Portal team supports MAFMC coral workshop

On April 18, the Mid-Atlantic Fisheries Management Council (MAFMC) held a participatory mapping workshop in Baltimore to develop options for their Squid, Mackerel and Butterfish Fishery Management Plan (Amendment 16). MAFMC invited the MARCO Portal Team to help plan the workshop and provide participatory mapping support.  The workshop was open to any interested party and members of MAFMC’s Advisory Panels for Ecosystems and Ocean Planning and the Mackerel, Squid and Butterfish Fishery were encouraged to attend.  Each of these Advisory Panels includes commercial and recreational fishermen and environmental advocates.

Coldwater Canyons
Coldwater coral data in the MARCO Portal. This data was obtained from NOAA’s Deep Sea Coral Research and Technology Program.

During the first half of the workshop an overview of historical and current coral information and data and was presented, including a report on several recent coral research and exploration cruises.  The 2012 ACUMEN and Deepwater Canyons cruises produced an avalanche of new information – high resolution bathymetry, core samples, water quality measurements, video, and still photographs that have not yet been fully organized and summarized.  Highlights from this exciting new research include discovery of what may turn out to be the world’s largest cold seep (methane seep) near Norfolk Canyon, and a major range extension for the reef forming hard coral Lophelia. Exploration and research of the Mid-Atlantic’s submarine canyons is ongoing and will continue through this summer—anyone can follow along by tracking ship movements and viewing live video from ROVs (unmanned submersibles).

During the second half of the workshop, coral research scientists and squid fishermen took turns sharing their detailed knowledge by using the Portal team’s participatory mapping system to enhance and update map data, documenting areas that are particularly important for corals, and for fishing.  Several squid fishermen participated in the workshop discussion, providing a wealth of information about how and where they fish, and where they really don’t want to fish.  Everyone learned that their nets are very expensive and fragile; they are highly motivated to avoid rocky coral habitats that can damage or destroy them.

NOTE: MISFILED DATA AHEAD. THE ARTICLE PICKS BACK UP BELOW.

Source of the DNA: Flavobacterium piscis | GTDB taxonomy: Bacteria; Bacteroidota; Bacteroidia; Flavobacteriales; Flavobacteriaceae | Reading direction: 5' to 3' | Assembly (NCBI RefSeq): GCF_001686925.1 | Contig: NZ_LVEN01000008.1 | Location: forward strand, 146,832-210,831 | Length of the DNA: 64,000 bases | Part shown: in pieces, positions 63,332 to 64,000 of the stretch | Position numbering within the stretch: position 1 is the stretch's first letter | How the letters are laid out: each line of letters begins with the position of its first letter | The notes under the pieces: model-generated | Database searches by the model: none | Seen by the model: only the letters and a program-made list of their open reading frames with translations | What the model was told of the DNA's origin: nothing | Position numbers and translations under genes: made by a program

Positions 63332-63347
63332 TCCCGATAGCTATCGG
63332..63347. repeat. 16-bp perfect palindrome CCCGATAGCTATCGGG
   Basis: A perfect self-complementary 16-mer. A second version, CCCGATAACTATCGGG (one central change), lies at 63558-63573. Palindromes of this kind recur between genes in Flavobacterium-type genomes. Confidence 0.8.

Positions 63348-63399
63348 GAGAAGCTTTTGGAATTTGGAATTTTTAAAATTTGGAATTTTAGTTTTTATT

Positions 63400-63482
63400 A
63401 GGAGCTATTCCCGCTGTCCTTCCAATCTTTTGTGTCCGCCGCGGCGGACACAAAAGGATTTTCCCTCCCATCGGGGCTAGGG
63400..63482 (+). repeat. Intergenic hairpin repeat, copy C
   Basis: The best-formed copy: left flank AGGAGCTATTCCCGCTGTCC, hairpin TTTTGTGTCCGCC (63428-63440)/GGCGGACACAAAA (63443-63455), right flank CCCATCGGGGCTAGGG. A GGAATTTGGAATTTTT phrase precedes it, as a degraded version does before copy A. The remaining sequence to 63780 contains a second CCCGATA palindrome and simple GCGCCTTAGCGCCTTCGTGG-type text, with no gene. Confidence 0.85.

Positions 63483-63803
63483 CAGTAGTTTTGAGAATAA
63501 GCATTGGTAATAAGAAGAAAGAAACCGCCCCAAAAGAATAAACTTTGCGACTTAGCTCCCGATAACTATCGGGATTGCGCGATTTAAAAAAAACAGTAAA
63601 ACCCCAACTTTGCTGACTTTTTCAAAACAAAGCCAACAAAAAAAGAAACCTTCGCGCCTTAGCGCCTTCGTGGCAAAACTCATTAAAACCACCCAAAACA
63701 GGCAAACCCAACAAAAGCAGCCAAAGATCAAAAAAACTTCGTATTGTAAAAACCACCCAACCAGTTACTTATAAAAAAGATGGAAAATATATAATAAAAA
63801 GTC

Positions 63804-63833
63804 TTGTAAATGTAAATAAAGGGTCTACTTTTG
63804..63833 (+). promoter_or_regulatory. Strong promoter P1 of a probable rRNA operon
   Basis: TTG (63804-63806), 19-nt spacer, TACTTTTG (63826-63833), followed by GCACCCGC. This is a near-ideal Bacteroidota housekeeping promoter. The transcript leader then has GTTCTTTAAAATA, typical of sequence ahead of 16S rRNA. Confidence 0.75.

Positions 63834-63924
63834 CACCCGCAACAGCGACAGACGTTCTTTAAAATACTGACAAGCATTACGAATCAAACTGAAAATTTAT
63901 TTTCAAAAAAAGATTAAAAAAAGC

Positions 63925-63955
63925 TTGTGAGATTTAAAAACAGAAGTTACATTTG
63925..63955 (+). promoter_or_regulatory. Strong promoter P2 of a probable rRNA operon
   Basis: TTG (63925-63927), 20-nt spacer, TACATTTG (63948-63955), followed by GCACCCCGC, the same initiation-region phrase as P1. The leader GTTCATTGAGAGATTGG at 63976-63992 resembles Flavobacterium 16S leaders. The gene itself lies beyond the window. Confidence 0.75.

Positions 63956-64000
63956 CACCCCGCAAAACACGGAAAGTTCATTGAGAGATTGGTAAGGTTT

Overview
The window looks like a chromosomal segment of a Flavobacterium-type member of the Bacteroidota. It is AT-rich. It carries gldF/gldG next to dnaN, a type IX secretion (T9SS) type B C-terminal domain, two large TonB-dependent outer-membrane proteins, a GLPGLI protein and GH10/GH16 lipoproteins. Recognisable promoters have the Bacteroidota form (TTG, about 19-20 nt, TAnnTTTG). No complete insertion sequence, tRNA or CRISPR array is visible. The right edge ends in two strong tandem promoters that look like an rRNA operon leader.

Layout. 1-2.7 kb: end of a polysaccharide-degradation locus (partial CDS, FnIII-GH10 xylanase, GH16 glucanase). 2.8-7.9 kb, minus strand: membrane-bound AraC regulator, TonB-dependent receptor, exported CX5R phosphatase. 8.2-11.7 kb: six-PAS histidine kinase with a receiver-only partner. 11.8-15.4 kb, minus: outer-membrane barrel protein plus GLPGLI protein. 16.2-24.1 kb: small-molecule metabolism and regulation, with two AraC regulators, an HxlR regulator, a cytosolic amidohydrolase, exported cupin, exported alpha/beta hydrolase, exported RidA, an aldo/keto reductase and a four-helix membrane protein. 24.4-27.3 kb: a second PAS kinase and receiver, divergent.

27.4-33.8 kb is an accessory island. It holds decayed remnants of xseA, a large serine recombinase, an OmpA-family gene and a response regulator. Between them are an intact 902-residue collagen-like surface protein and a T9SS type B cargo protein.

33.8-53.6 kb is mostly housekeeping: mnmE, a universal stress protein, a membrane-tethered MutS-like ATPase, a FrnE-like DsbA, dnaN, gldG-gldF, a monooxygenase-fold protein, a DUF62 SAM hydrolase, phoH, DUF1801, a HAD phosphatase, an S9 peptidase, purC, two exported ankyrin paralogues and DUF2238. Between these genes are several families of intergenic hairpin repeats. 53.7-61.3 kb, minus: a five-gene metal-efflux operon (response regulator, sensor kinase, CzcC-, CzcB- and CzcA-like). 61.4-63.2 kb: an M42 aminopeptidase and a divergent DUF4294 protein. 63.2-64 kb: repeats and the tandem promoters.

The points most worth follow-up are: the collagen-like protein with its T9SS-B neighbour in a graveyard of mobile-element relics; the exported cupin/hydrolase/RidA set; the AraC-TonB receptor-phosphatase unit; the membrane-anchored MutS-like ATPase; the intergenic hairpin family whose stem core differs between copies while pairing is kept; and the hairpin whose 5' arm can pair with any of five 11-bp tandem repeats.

Following the workshop, several fishermen shared  detailed information regarding areas of coral research interest (hard bottom rugged terrain) with our team.  These coordinates were converted to GIS data and transmitted to scientists aboard the Ronald Brown who have agreed to try to use their ROV to explore these areas during a 28-day cruise of the Norfolk and Baltimore Canyons that commenced on April 30th.

MAFMC is currently scheduling additional meetings with fishermen and the Advisory Panels to build on the information developed at the workshop.  After a range of fishery management alternatives has been finalized, MAFMC is interested in the potential for using the MARCO Portal to enhance the standard public review and comment process this summer.  Everyone involved with the workshop agreed that using interactive online maps to go “beyond pdf” would improve public participation and understanding of the management choices.

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